Nectria cinnabarina (Tode ex Fr.) Fr.
(anamorph = Tubercularia vulgaris Tode ex Fr.)
Ascomycotina, Hypocreales, Hypocreaceae
Distribution: Nectria cinnabarina is widely distributed throughout the range of its hosts in B.C.
Hosts: Species of Nectria that cause cankers and dieback are common on a wide range of hosts, mostly hardwoods. In B.C., N. cinnabarina has been found on vine and bigleaf maple, horse chestnut, mimosa, red alder, saskatoon, quince, Choisya, Pacific dogwood, hazelnut, Cotoneaster, fig, honey locust, apple, plum, cherry, pear, buckthorn, blackberry, willow, mountain ash, Spiraea, western hemlock, and elm. The reader is referred to Farr et al. (1989) for the extensive listing of N. cinnabarina hosts elsewhere in North America.
Identification: The initial symptoms of infection generally appear in the spring with sudden wilting of leaves or the failure of leaves to appear. Sunken cankers are generally associated with wounds or at the bases of dying branches, and may girdle branches or small stems. Bark within cankers dies and appears dry and cracked.
The most prominent sign of infection is the presence of masses of orange-pink coloured "coral-spots" for which the disease is named (Fig. 45a). These are conidia-producing fruiting structures, called sporodochia, which develop through cracks or natural openings in the cankered bark in the spring and early summer. They range in size from 0.5-1.5 mm in diameter and height. Young sporodochia are pink-orange to purplish-red when young, and become tan-to-brown or black as they mature. Later in the summer, orange-red coloured sexual fruiting structures, perithecia, form in groups around sporodochia. Perithecia are globose, approximately 0.4 mm in diameter, with a rough outer wall (Fig. 45b).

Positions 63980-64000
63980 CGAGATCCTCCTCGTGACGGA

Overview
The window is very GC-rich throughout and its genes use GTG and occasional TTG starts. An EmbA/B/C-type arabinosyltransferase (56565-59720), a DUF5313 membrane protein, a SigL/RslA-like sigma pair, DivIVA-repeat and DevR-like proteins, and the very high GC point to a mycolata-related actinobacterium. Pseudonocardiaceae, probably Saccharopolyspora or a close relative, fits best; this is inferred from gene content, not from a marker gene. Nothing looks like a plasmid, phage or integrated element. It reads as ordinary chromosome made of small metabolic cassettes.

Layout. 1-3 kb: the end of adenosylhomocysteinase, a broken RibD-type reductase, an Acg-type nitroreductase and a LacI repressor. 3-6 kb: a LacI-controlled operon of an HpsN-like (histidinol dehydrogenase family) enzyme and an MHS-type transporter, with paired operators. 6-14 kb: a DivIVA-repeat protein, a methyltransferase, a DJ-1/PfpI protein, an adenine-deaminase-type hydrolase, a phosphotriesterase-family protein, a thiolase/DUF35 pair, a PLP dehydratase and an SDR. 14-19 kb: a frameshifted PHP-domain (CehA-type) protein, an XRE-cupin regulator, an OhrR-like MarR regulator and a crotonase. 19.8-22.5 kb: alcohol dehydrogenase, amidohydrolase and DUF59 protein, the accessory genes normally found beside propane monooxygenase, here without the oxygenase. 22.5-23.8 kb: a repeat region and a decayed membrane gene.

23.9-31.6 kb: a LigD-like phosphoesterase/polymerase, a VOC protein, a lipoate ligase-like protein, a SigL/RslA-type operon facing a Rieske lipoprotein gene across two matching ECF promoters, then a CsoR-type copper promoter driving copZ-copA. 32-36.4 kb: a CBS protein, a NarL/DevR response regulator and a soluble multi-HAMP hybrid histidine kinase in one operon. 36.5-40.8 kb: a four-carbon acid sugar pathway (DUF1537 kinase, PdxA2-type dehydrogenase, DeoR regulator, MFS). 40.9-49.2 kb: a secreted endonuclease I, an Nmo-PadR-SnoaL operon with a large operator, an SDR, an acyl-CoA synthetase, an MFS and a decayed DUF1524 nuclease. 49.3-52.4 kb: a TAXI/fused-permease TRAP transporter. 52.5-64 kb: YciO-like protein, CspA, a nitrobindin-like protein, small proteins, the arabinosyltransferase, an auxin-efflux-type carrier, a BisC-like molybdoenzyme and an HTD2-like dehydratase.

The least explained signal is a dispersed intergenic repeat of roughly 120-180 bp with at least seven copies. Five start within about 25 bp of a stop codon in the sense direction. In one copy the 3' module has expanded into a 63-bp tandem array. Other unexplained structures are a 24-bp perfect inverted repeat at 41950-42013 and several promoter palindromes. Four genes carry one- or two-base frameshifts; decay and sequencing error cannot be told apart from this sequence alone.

Microscopic Characteristics: Perithecia red, clustered on the top edge of an erumpent conidial stroma, globose, slightly collapsed at the ostiole, rough outer wall, 400 µm in diameter. Asci cylindric clavate, 8-spored, 60-90 x 9-14 µm. Ascospores elliptic-cylindric, hyaline, slightly constricted at the single, central septum, 12-20 x 4-9 µm. Sporodochia pink to light red, erumpent through the bark, cushion-shaped, up to 3 mm in diameter. Phialides subulate, 20-30 x 2-4 µm, arising from the pseudoparenchymatic stroma, densely packed. Conidia oval to cylindric, 5-7 x 2-3 µm, produced in large masses and supported in a mucous matrix.
Damage: Nectria cinnabarina acts mostly as a saprophyte, living on dead plant tissue, and as such is not generally considered a serious forest disease organism. However, it is also weakly pathogenic, colonizing stems and branches weakened by mechanical injury, physiological stress, or other disease. Damage by this fungus is often observed on recently transplanted ornamental shrubs and trees.
Remarks: Two other related Nectria species cause notable cankers on hardwoods, but occur much less frequently in B.C.: N. galligena Bres. in Strauss causes perennial "target" cankers on many hardwoods and fruit trees (European canker) (Fig. 45c), and N. ditissima Tul. causes large perennial stem cankers on red alder (Fig. 45d). Isolates of N. ditissima are being considered as biological control agents for red alder.
Funk, A. 1981. Parasitic microfungi of western trees. Can. For. Serv., Inf. Rep. BC-X-222.
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Figure 45a: Sporodochia of N. cinnabarina.
Figure 45b: Perithecia of N. cinnabarina.
Figure 45c: "Target" canker caused by N. galligena.
Figure 45d: A perennial canker on red alder caused by N. ditissima.